Pension Communication in the Netherlands and Other Countries
In many countries, pension reforms reduce the generosity of collective pensions and shift the responsibility for an adequate standard of living after retirement to individuals and their households. Individuals have to make more decisions than before on supplementary pension savings, on how to invest their DC pension assets, etc. Making such decisions is challenging, since retirement planning requires intertemporal decision-making under uncertainty and is subject to behavioural and psychological biases. Many studies in different countries have shown that the large majority lack the interest, knowledge, or skills to make such decisions in a way that is in their own best interest.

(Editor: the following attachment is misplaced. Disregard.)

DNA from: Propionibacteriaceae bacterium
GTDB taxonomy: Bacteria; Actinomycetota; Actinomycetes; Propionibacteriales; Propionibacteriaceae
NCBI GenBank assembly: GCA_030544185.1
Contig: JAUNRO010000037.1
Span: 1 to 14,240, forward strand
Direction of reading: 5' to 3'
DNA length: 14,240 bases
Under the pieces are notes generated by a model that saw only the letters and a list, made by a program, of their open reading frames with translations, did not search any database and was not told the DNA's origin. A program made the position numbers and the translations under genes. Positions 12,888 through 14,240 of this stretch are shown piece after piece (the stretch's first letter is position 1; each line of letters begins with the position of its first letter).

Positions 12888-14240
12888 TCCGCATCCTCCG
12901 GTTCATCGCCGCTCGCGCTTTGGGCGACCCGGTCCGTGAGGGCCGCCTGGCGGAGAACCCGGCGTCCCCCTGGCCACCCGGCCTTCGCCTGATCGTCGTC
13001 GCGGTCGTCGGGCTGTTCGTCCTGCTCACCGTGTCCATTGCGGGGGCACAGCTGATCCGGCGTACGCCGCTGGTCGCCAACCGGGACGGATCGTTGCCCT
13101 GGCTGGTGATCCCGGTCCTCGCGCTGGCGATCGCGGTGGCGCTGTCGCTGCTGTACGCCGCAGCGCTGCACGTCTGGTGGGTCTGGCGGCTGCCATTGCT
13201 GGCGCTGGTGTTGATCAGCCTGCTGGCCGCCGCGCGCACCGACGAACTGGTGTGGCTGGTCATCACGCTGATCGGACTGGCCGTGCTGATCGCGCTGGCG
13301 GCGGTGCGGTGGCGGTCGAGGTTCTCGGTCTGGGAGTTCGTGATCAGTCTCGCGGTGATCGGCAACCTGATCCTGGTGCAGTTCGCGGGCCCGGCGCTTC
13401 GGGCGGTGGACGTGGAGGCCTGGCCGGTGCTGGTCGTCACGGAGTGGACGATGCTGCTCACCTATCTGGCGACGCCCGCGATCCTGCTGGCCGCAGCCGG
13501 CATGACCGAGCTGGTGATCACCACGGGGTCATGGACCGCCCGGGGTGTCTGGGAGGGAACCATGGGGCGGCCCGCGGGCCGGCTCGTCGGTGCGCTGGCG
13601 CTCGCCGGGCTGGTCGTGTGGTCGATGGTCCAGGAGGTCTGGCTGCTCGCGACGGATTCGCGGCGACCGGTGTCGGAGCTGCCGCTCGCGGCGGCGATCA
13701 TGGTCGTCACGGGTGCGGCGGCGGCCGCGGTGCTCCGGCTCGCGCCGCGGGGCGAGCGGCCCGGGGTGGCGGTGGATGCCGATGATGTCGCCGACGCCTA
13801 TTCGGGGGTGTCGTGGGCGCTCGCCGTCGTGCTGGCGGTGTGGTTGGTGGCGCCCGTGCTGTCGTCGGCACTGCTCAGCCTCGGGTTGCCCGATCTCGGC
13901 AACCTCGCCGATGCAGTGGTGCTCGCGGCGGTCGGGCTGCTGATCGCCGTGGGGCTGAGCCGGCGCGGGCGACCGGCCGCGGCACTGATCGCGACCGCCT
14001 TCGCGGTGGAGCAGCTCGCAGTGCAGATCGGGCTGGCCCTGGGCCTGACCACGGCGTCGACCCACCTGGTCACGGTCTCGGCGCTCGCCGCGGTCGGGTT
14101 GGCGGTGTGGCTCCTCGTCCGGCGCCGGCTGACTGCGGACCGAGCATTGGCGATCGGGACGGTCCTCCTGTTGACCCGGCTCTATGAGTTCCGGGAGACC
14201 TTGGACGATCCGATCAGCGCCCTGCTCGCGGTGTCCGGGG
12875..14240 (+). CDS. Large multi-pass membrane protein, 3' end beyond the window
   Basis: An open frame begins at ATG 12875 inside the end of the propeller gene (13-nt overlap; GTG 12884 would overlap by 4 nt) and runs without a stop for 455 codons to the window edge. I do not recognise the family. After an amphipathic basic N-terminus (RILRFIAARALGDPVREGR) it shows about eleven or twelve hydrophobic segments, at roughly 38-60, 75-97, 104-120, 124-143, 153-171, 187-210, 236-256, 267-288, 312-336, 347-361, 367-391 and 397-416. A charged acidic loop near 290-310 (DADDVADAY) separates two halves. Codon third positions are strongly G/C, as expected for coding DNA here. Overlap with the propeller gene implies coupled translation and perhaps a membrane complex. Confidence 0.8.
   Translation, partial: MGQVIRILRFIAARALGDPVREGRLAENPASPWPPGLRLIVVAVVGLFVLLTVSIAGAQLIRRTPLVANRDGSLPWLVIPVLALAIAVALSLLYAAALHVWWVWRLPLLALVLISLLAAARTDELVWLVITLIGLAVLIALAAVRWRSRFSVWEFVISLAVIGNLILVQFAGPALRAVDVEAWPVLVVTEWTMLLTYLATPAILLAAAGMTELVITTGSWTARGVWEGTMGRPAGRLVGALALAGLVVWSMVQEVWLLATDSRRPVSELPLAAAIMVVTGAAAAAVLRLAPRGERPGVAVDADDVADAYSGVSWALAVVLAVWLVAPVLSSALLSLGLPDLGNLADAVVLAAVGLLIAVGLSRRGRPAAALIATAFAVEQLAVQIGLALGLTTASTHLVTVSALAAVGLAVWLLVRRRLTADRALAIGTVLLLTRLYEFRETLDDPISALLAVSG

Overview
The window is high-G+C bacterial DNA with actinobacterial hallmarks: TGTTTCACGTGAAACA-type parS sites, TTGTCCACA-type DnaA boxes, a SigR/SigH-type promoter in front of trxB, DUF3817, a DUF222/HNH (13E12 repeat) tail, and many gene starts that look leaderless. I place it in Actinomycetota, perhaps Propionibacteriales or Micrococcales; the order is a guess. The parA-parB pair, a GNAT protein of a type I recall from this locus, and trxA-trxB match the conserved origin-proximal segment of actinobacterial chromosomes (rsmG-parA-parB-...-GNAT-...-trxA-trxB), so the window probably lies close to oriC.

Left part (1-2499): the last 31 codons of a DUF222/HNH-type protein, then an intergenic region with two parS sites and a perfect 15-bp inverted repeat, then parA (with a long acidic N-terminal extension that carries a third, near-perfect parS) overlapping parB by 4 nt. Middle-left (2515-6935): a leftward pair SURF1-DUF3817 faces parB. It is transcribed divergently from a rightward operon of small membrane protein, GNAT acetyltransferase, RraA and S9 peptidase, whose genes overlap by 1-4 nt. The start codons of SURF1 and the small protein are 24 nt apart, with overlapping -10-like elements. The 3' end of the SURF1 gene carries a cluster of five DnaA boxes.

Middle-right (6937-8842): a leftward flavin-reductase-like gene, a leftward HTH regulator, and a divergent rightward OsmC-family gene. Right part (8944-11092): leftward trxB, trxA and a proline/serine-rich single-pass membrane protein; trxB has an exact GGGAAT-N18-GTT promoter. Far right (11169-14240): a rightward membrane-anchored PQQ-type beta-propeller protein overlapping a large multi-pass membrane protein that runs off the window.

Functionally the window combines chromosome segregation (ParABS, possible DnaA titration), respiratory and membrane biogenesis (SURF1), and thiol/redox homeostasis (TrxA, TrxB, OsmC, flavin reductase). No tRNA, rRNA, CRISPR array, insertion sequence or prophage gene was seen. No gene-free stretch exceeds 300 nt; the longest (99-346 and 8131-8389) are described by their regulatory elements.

Governments and the pension industry try to assist individuals in making the right decisions through pension communication. This paper focuses on experiences with pension communication, and the lessons to be learned from them. First, the paper provides an overview of the literature, addressing how pension communication is organized across countries and what can be said about its efficiency. Second, using Dutch longitudinal data at the individual level, we analyse the relations between communication (receiving an annual pension overview), pension knowledge, and conscious pension decision-making. We investigate associations and aim at estimating causal effects exploiting the timing of events.